ProfessionalSize72 MINIMUM ORDERS: Do you have a minimum order? Do you have a minimum for first-time orders? A minimum for subsequent orders? Is this a dollar amount or a specific number of items?  

INTERNATIONAL Orders and shipping?  International shipping is incredibly expensive. I shipped a pair of earrings to Australia and it cost the customer $28.00. Unless you have lots of experience with International Shipping, perhaps you will want to handle this on a case-by-case basis.  

If the readers of ASK Harriete have a TERM Sheet, Ordering TERMS, or Purchase Order Terms that they would like to share, please consider leaving your ideas as comments below or write to me directly. It would be great to develop an example of Purchase Order Terms in the Professional Guidelines, but I need your help.


Definitions and image information are below:

"Pain" image found at:

Plan Pin was constructed by Harriete Estel Berman from recycled tin cans.

Professional Size Pin constructed by Harriete Estel Berman from recycled tin cans.

Exclusive** representation: The term “exclusive” implies that the gallery will be the only representative for the artist usually within a stated geographic boundary, for a specific body of work, or extent of sales. The geographic territory could be limited to a single city or town, a radius of a specified number of miles, the region, one state, several states, or nationwide. As for the scope of an artist’s work, an exclusive representation could be limited to a specific body of work, or a specific medium or type of work (e.g. jewelry vs. hollowware).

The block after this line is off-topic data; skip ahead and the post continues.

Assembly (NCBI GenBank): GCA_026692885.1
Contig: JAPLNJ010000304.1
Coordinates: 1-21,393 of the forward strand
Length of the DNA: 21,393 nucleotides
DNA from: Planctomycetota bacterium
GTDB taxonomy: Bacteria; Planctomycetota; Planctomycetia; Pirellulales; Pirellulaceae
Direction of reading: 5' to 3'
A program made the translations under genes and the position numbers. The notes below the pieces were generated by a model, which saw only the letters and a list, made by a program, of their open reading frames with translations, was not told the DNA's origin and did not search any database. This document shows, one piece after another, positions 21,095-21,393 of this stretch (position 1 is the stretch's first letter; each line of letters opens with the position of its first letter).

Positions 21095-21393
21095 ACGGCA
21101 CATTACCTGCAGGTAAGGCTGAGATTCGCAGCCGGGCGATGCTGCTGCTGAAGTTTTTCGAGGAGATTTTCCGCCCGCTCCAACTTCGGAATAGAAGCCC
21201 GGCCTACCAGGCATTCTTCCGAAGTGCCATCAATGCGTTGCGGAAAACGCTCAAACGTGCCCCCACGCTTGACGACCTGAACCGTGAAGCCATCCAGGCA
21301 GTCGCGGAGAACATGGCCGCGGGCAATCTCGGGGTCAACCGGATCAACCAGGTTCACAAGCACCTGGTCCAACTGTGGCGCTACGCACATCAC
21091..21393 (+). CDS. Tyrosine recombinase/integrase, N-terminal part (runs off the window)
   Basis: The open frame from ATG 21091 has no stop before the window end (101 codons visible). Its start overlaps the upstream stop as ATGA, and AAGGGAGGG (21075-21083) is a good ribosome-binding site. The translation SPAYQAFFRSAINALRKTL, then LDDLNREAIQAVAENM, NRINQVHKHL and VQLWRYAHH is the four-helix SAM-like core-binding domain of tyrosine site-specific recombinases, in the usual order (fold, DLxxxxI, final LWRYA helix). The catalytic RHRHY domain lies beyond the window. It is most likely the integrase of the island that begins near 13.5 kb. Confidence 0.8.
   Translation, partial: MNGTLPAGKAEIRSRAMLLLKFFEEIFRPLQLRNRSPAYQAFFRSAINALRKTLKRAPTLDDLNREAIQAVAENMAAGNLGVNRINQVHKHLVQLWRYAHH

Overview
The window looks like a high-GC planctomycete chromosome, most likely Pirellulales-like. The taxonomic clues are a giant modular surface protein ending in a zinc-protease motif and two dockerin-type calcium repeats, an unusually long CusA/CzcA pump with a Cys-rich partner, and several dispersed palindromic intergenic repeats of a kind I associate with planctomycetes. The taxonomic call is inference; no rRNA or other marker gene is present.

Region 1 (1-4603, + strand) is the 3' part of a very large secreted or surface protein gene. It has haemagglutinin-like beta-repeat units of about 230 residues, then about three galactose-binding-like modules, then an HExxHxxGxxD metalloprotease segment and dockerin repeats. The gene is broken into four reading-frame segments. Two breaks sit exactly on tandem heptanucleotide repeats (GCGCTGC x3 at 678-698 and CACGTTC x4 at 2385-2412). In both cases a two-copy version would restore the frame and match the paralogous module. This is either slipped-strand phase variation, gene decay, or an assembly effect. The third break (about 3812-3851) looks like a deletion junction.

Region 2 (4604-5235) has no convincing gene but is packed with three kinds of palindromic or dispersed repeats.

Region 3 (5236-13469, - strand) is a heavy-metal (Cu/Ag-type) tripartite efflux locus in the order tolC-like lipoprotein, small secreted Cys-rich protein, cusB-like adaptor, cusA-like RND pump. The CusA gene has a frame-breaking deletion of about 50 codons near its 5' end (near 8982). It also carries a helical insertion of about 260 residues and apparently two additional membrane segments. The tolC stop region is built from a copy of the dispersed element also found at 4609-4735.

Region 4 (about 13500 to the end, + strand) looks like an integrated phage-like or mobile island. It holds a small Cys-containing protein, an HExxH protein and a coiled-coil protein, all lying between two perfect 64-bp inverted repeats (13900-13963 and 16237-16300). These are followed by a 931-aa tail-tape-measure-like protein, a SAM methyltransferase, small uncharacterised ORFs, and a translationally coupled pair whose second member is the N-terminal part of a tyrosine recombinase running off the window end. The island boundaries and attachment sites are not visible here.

In contrast, the term “non-exclusive” means that the artist may sell the same work to a multiple number of businesses within the stated geographic territory.

This definition was taken directly from the Overview in the Consignment Contract as part of the Professional Guidelines.

Consignment***: Consignment is where the artist loans the work to the gallery or store and is only paid after the purchase of work. In effect, they borrow work from an artist for display in the gallery and then pay the artist only when it sells.  This arrangement limits the gallery’s capital outlay, so they can devote more of their resources to paying for rent, staff, publicity, or other costs of doing business.